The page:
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Arrays

Miller data types are listed on the Data types page; here we focus specifically on arrays.

Arrays are supported as of Miller 6, and constitute one of the major advantages of Miller 6.

Array literals

Array literals are written in square brackets braces with integer indices. Array slots can be any Miller data type (including other arrays, or maps).

mlr -n put '
  end {
    x = [ "a", 1, "b", {"x": 2, "y": [3,4,5]}, 99, true];
    print x;
  }
'
[
  "a",
  1,
  "b",
  {
    "x": 2,
    "y": [3, 4, 5]
  },
  99,
  true
]

As with maps and argument-lists, trailing commas are supported:

mlr -n put '
  end {
    x = [
      "a",
      "b",
      "c",
    ];
    print x;
  }
'
["a", "b", "c"]

Also note that several built-in functions operate on arrays and/or return arrays.

1-up indexing

The most important difference between Miller's arrays and arrays in other languages is that indices start with 1, not 0. (The same is true for Miller strings.) This is intentional.

1-up array indices may feel like a thing of the past, belonging to Fortran and Matlab, say; or R and Julia as well, which are more modern. But the overall trend is decidedly toward 0-up. This means that if Miller does 1-up array indices, it should do so for good reasons.

When arrays were introduced into Miller 6, it quickly became clear that 1-up indexing is the right thing for Miller. So many other things are already 1-up in Miller, and always have been, mostly inherited from AWK:

  • The awk-like built-in variables NF, NR, and FNR are 1-up in Miller. So for idioms like @records[NR] = $* it's natural to index from 1; @records[NR-1] = $* would be error-prone and would result in frequent off-by-one errors.
  • In particular, fields have always been indexed 1-up for NIDX and DKVP formats.
  • Regex captures run from "\1" to "\9" ("\0" is the entire match substring).

Negative-index aliasing

Imitating Python and other languages, you can use negative indices to read backward from the end of the array, while positive indices read forward from the start. If an array has length n then -n..-1 are aliases for 1..n, respectively; 0 is never a valid array index in Miller.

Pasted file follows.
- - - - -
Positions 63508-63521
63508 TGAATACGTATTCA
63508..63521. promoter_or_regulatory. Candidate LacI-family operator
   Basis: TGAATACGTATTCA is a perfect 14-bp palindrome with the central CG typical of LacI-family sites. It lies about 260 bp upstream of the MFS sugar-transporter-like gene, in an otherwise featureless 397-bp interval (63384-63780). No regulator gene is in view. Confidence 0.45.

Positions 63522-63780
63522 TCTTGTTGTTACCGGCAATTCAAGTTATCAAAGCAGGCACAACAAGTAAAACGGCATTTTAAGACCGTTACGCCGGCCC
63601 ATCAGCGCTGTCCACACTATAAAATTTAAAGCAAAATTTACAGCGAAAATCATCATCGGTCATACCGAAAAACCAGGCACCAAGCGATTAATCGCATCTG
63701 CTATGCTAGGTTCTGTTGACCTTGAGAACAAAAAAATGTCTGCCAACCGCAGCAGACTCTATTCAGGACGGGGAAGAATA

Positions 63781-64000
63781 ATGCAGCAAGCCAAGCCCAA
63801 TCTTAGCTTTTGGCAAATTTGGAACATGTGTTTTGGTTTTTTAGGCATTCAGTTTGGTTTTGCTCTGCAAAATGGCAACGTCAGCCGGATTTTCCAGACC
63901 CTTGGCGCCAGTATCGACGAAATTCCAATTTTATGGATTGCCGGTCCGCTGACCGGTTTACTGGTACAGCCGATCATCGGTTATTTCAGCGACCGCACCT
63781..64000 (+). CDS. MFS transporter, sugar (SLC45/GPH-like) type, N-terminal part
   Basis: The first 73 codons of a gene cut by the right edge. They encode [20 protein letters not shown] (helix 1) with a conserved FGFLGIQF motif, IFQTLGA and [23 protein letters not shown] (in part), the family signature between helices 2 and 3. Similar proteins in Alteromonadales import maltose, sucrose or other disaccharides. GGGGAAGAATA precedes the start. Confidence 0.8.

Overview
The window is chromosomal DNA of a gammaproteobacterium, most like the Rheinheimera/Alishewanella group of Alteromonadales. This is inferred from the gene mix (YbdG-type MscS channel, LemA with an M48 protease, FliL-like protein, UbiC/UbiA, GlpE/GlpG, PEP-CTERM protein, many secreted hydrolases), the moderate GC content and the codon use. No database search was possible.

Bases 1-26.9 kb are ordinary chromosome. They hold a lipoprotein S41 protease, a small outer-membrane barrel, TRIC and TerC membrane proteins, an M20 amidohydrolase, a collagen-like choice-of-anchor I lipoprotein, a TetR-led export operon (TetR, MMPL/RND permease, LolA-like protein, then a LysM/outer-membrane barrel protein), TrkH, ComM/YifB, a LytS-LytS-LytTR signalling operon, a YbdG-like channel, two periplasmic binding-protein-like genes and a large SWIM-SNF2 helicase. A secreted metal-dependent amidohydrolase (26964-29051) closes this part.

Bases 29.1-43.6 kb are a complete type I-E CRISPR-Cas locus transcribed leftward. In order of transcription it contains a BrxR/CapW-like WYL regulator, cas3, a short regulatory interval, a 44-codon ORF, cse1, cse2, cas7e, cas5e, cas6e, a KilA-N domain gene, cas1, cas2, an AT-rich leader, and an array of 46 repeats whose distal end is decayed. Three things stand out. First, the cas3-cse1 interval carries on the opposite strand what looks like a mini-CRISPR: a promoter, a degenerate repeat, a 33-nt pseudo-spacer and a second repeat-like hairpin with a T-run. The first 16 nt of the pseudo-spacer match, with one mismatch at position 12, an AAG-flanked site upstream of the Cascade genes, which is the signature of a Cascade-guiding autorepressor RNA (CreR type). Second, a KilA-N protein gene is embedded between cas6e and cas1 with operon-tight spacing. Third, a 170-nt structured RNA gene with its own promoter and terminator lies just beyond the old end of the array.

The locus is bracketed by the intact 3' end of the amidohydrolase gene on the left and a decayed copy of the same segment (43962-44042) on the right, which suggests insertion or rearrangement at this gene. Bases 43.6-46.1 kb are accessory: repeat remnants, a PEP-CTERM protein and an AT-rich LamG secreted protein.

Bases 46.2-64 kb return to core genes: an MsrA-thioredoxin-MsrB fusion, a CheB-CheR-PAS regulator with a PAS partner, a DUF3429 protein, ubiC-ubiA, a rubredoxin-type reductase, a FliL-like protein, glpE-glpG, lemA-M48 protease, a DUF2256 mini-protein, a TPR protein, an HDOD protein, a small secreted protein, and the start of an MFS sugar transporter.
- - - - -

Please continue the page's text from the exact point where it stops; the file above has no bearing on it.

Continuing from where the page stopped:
mlr -n put '
  end {
    x = [10, 20, 30, 40, 50];
    print x[1];
    print x[-1];
    print x[1:2];
    print x[-2:-1];
  }
'
10
50
[10, 20]
[40, 50]

Slicing

Miller supports slicing using [lo:hi] syntax. Either or both of the indices in a slice can be negatively aliased as described above. Unlike in Python, Miller array-slice indices are inclusive on both sides: x[3:5] means [x[3], x[4], x[5]].

mlr -n put '
  end {
    x = [10, 20, 30, 40, 50];
    print x[3:4];
    print x[:2];
    print x[3:];
    print x[1:-1];
    print x[2:-2];
  }
'
[30, 40]
[10, 20]
[30, 40, 50]
[10, 20, 30, 40, 50]
[20, 30, 40]

Out-of-bounds indexing

Somewhat imitating Python, out-of-bounds index accesses are absent, but out-of-bounds slice accesses result in trimming the indices, resulting in a short array or even the empty array:

mlr -n put '
  end {
    x = [10, 20, 30, 40, 50];
    print x[1];
    print x[5];
    print x[6]; # absent
  }
'
10
50

mlr -n put '
  end {
    x = [10, 20, 30, 40, 50];
    print x[1:2];
    print x[1:6];
    print x[10:20];
  }
'
[10, 20]
[10, 20, 30, 40, 50]
[]

Auto-create results in maps

As noted on the maps page, indexing any as-yet-assigned local variable or out-of-stream variable results in auto-create of that variable as a map variable:

mlr --csv --from example.csv put -q '
  # You can do this but you do not need to:
  # begin { @last_rates = {} }
  @last_rates[$shape] = $rate;
  end {
    dump @last_rates;
  }
'
{
  "triangle": 5.8240,
  "square": 8.2430,
  "circle": 8.3350
}

This also means that auto-create results in maps, not arrays, even if keys are integers. If you want to auto-extend an array, initialize it explicitly to [].

mlr --csv --from example.csv head -n 4 then put -q '
  begin {
    @my_array = [];
  }
  @my_array[NR] = $quantity;
  @my_map[NR] = $rate;
  end {
    dump
  }
'
{
  "my_array": [43.6498, 79.2778, 13.8103, 77.5542],
  "my_map": {
    "1": 9.8870,
    "2": 0.0130,
    "3": 2.9010,
    "4": 7.4670
  }
}

Auto-extend and null-gaps

Once an array is initialized, it can be extended by assigning to indices beyond its length. If each write is one past the end of the array, the array will grow by one. (Memory management, handled for you, is careful handled here in Miller: not to worry, capacity is doubled so performance doesn't suffer a rellocate on every single extend.)

This is important in Miller so you can do things like @records[NR] = $* with a minimum of keystrokes without worrying about explicitly resizing arrays. In particular, you can iteratively populate arrays as you read your data files, without having to first know how many records they have.

However, if an array is written to more than one past its end, values of type JSON-null are used to fill in the gaps. These are called null-gaps.

mlr -n put '
  end {
    no_gaps = [];
    no_gaps[1] = "a";
    no_gaps[2] = "b";

    gaps = [];
    gaps[1] = "a";
    gaps[5] = "e";

    print no_gaps;
    print gaps;
  }
'
["a", "b"]
["a", null, null, null, "e"]

Unset as shift

Unsetting an array index results in shifting all higher-index elements down by one:

mlr -n put '
  end {
    x = [ "a", "b", "c", "d", "e"];
    print x;
    unset x[2];
    print x;
  }
'
["a", "b", "c", "d", "e"]
["a", "c", "d", "e"]

More generally, you can get shift and pop operations by unsetting indices 1 and -1:

$ mlr repl -q
[mlr] x=[1,2,3,4,5]
[mlr] unset x[-1]
[mlr] x
[1, 2, 3, 4]
[mlr] unset x[-1]
[mlr] x
[1, 2, 3]
[mlr]
[mlr] x=[1,2,3,4,5]
[mlr] unset x[1]
[mlr] x
[2, 3, 4, 5]
[mlr] unset x[1]
[mlr] x
[3, 4, 5]
[mlr]

Looping

See single-variable for-loops and key-value for-loops.

Array-valued fields in CSV files

See the flatten/unflatten page.